“Of all the animals on the land, these are the ones that you may eat....” (Lev. 11:2)
For thirteen years, Rabbi Yehudah HaNasi, the famed redactor of the Mishnah, suffered from terrible pain. The Talmud (Baba Metziah 85b) traces his suffering to the following incident:
A calf was once led to slaughter. Sensing what was about to take place, the animal fled to Rabbi Yehudah. It hung its head on the corner of his garment and wept.
The rabbi told the calf, “Go! You were created for this purpose.”
It was decreed in Heaven: since Rabbi Yehudah failed to show compassion to the calf, the rabbi should suffer from afflictions. Rabbi Yehudah was only healed many years later, when he convinced his maidservant not to harm small rodents she discovered in the house.
Why was the rabbi punished so severely for showing insensitivity to the calf?
“It demonstrates an overall moral deficiency in our humanity,” Rav Kook wrote, “when we are unable to maintain the proper and lofty emotion — [a natural aversion] to taking the life of a living creature for our needs and pleasures.”
Moreover, Rabbi Yehudah was wrong. Animals were not created just to be slaughtered.
Most prohibitions are constant; they are forbidden for all time. That, however, is not true with regard to eating meat. In this case, we may delineate four distinct stages in the ethical development of humanity.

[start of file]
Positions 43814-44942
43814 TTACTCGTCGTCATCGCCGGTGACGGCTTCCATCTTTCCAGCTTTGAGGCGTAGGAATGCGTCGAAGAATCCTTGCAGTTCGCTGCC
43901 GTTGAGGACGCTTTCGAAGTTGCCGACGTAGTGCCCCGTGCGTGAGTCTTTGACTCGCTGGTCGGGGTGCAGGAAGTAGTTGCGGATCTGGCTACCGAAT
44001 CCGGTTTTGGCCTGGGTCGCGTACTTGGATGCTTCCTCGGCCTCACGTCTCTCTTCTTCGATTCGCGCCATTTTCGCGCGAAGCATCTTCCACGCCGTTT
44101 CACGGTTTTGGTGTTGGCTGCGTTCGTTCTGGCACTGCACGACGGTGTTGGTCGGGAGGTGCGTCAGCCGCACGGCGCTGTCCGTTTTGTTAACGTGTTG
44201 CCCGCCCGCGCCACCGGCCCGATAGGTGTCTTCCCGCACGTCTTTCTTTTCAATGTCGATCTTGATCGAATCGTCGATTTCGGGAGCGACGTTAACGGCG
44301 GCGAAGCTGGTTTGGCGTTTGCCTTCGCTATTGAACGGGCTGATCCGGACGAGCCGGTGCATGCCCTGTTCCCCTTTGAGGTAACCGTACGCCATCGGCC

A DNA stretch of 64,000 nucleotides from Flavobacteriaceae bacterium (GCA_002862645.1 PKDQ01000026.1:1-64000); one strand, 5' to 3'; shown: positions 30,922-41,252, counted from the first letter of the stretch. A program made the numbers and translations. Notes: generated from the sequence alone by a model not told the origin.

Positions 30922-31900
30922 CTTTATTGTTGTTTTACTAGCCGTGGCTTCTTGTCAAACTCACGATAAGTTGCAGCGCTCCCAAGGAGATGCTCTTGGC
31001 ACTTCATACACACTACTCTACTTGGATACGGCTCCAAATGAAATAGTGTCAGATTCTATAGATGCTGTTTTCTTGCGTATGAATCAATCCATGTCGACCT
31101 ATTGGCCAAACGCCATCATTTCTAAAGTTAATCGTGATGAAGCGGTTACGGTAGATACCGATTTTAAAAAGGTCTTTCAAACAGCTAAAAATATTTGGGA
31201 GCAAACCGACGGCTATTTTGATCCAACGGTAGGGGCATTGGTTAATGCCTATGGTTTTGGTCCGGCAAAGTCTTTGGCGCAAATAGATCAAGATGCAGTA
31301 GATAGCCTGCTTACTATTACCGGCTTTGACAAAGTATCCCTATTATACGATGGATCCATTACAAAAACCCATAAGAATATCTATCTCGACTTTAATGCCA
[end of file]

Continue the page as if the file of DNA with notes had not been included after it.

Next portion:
1. In the Garden of Eden, Adam and Eve were not allowed to kill animals for food. That lofty state of vegetarianism, Rav Kook wrote, is in fact the natural and correct order of the world.
2. After the Flood, in the time of Noah, eating meat was permitted (Sanhedrin 59b). This change was for the physical and moral betterment of humanity.
Rabbi Yosef Albo (c. 1380-1444) wrote that the original prohibition to eat meat led indirectly to the murder of humans. People concluded that “The fate of human beings is like that of the animals.... All have the same spirit; man has no superiority over the beast” (Ecc. 3:19). God permitted the consumption of meat to highlight the difference between killing a human being and killing an animal (Sefer Ha-Ikarim 3:16).
Blurring the distinction between human and animal life impedes humanity’s moral and spiritual development. A sense of commonality with the animals begets legitimization for a lawless, uncontrolled lifestyle and animalistic conduct.
3. With the Torah’s revelation at Sinai, a third stage commenced. The laws of kashrut provide steps to minimize the negative repercussions of consuming meat.
The Torah prohibits predatory animals and birds of prey, due to the concern that we may be influenced by their violent traits, by eating them and frequent contact with them — the unavoidable result of raising them for food. And the laws of shehitah are meant to ensure that death will be swift and reduce the animal’s anguish.
4. There will be a future era, Rav Kook wrote, when humanity will return to the lofty state of the Garden of Eden. Eating meat will be forbidden once again. This is the wonderful vision described by the prophets:
“The cow will graze with the bear, their young will lie down together; and the lion will eat straw like cattle... They will neither harm nor destroy in all of My holy mount.” (Isaiah 11:6-9)
In this future world, the Kabbalists wrote, the animals will be elevated to a higher state, and they will no longer serve as food for humans.
Rabbi Yehudah’s response to the calf was wrong. The slaughterhouse is not the calf’s ultimate destiny. On the contrary, as the rabbi told his maidservant thirteen years later, “God’s compassion extends to all of His creations” (Psalms 145:9).
(Adapted from Afikim BaNegev, chapter 6.)